When an industry decides to go on a hiring spree, you better bet on the respective firms’ overall management to expect a surge of demand – and, therefore, profits – coming right around the corner. How can you get ahead of the trend and catch this early wave in a world full of data?
You can head over to the Employment Situation Summary report, provided by the U.S. Bureau of Labor Statistics every month (also known as the NFP report), and digest all the tables that come with it. Or, you can rely on your neighborhood-friendly MarketBeat feed to save a ton of time and number crunching.
You can take this statistic to the bank. Out of the 336 thousand jobs added, a significant chunk of 11 thousand (or 3.3%) went straight into construction, namely residential buildings. On a net addition basis, only some other industries come close to this one, so it is worth looking at a strategy for riding the coming activity momentum.
Before anything even gets approved for construction or a project gets underway, builders need to set a proper budget for materials to get their proformas and banks to give them a construction loan. With this in mind, Builders FirstSource (NYSE: BLDR) stands in the front of the line for profit reaping.
Without the momentum of jobs and demand coming into the scene, this stock sports an average ROIC (return on invested capital) of roughly 23%. This metric is critical for a value play since stock performance mimics ROIC over the long term.
The market seems disconnected from the approaching freight train, considering the stock has entered what Wall Street defines as a ‘bear market,’ as it has declined over 24% from its 52-week high; providing an attractive discount.
According to the company’s latest 10-Q filing, containing the second quarter 2023 results, revenues suffered a 34.6% decline. However, this may be better considering the real estate cycle may have found its bottom cycle.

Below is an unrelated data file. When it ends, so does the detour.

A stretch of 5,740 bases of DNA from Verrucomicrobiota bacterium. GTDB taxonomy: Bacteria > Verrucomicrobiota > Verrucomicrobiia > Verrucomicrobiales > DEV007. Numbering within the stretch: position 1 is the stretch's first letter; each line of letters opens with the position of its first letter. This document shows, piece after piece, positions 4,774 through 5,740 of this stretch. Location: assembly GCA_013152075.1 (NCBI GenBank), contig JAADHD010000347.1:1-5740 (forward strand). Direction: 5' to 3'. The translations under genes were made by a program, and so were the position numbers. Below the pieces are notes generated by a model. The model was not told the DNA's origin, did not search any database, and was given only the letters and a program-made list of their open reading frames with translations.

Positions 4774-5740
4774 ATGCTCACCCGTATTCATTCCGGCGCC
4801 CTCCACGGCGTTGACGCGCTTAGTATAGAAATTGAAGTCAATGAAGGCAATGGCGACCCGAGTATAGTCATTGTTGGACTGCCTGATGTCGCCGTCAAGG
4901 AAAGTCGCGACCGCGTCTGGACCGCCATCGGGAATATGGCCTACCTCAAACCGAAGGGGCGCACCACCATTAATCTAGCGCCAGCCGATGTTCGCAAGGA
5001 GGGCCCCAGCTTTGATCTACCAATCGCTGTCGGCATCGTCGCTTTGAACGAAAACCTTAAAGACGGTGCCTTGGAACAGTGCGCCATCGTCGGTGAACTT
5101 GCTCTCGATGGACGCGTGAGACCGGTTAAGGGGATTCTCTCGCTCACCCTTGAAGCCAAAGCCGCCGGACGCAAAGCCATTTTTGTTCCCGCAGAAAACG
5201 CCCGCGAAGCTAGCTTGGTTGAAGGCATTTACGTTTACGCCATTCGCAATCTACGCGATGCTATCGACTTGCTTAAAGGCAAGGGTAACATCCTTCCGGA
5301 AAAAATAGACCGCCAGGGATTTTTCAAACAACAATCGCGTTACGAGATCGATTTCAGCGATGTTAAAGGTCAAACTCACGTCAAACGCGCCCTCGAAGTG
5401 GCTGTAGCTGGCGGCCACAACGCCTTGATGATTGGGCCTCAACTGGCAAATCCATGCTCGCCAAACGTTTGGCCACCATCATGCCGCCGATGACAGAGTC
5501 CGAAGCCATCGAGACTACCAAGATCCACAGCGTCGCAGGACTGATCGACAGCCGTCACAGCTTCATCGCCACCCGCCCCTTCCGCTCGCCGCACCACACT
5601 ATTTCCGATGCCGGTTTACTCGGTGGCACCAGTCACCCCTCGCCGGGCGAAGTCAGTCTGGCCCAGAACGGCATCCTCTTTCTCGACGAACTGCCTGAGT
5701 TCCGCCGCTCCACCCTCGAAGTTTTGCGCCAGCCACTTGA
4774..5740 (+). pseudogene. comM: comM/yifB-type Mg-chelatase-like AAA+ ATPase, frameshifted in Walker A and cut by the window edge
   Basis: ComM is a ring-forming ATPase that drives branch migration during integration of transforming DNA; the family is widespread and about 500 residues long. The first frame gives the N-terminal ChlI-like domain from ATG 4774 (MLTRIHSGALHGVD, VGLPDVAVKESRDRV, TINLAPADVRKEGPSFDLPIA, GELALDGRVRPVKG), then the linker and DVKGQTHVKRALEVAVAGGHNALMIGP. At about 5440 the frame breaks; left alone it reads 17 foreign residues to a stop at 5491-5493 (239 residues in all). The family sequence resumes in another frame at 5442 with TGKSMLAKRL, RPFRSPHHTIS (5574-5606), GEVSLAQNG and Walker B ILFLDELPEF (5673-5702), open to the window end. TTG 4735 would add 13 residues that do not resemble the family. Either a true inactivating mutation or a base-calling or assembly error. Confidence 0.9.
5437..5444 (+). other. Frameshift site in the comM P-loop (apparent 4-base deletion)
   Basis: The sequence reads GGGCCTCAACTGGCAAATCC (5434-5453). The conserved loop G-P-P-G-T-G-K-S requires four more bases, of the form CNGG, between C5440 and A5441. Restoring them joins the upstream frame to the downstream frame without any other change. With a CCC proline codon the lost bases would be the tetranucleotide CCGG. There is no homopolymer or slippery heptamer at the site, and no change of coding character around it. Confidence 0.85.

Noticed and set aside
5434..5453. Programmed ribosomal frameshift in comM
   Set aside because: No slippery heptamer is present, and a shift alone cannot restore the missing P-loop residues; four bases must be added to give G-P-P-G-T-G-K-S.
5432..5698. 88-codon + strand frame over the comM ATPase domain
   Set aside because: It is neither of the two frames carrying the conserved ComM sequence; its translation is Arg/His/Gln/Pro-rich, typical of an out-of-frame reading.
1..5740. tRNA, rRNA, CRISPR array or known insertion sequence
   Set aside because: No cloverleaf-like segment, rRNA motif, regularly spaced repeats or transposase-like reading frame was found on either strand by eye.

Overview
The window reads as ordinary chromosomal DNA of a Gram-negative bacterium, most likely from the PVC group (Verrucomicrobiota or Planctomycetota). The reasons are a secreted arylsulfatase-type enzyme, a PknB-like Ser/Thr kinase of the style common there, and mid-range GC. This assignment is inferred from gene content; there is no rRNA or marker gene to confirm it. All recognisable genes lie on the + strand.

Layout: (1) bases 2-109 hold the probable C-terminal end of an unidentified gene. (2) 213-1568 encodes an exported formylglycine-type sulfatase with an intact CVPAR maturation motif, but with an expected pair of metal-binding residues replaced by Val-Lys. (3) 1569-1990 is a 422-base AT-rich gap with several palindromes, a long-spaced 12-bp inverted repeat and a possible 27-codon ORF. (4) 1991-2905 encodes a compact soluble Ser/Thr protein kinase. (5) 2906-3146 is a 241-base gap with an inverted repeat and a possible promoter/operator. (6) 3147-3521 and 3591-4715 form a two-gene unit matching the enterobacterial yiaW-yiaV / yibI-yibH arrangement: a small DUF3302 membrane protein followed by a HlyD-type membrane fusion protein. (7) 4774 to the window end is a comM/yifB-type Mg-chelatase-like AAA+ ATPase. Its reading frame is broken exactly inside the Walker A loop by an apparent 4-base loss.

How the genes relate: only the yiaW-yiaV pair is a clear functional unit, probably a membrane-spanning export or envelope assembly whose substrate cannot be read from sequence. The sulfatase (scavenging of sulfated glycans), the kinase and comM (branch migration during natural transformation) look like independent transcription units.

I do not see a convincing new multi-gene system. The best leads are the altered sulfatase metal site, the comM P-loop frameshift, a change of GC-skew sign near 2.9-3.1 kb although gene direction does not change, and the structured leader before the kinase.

Tied directly to the past twelve months of United States building permits activity, revenues are set to recover shortly as permits are looking to rebound in the coming quarter. This may explain the latest vote of confidence coming from management insiders.
Diving into the company’s financials, you can find out that management allocated up to $1.4 billion to buy back the stock, giving markets the ultimate vote of confidence into a potential undervaluation of the company.
Additionally, analysts are coming together to agree on a $149.7 price target for this company, further amplifying the upside insiders have already spotted, with a net 26.2% upside from today’s prices.
Once builders have the budget for materials or have them on hand to begin construction, profits float to this value chain section. Sporting a similar – though less severe – discount of 15%, PulteGroup (NYSE: PHM) serves as the second piece to this three-piece puzzle.
New orders were reported to have risen by as much as 24% to 7,947 homes for a value of $4.3 billion, a figure which will be converted into revenue once the projects are finished and sold. Backlog, on the other hand, that’s a different level.
Unit backlog came in at 13,558 homes for a total value of $8.2 billion, massively pushing the upside potential for the developer and encouraging analysts to give it some favorable ratings.
With a consensus price target of $86.3 a share, an implied upside of 18% from today’s prices is not bad for a link in this construction wave chain.
Despite the momentum the stock has seen in 2023, it is still relatively cheap at a 6.0x P/E multiple, which pales compared to its pre-pandemic valuation of up to 20.0x.
As one of the strong suites of REITs, dividends are at the front and center for the final piece in this strategy. Currently offering a 4.4% dividend yield on top of one of the lowest price-to-book valuations since COVID-19 sell-offs.
With an inflation-beating dividend yield, alongside a net upside of 13.3% from today’s prices, according to analysts’ of $68.0 a share, this is one surefire way to boost your portfolio for the coming industry activity.
What’s more, you can consider an acquisition of this REIT near its 52-week low prices, where companies like Barclays were keen enough to increase their stakes by as much as 68.4%.
Before you consider Barclays, you’ll want to hear this.
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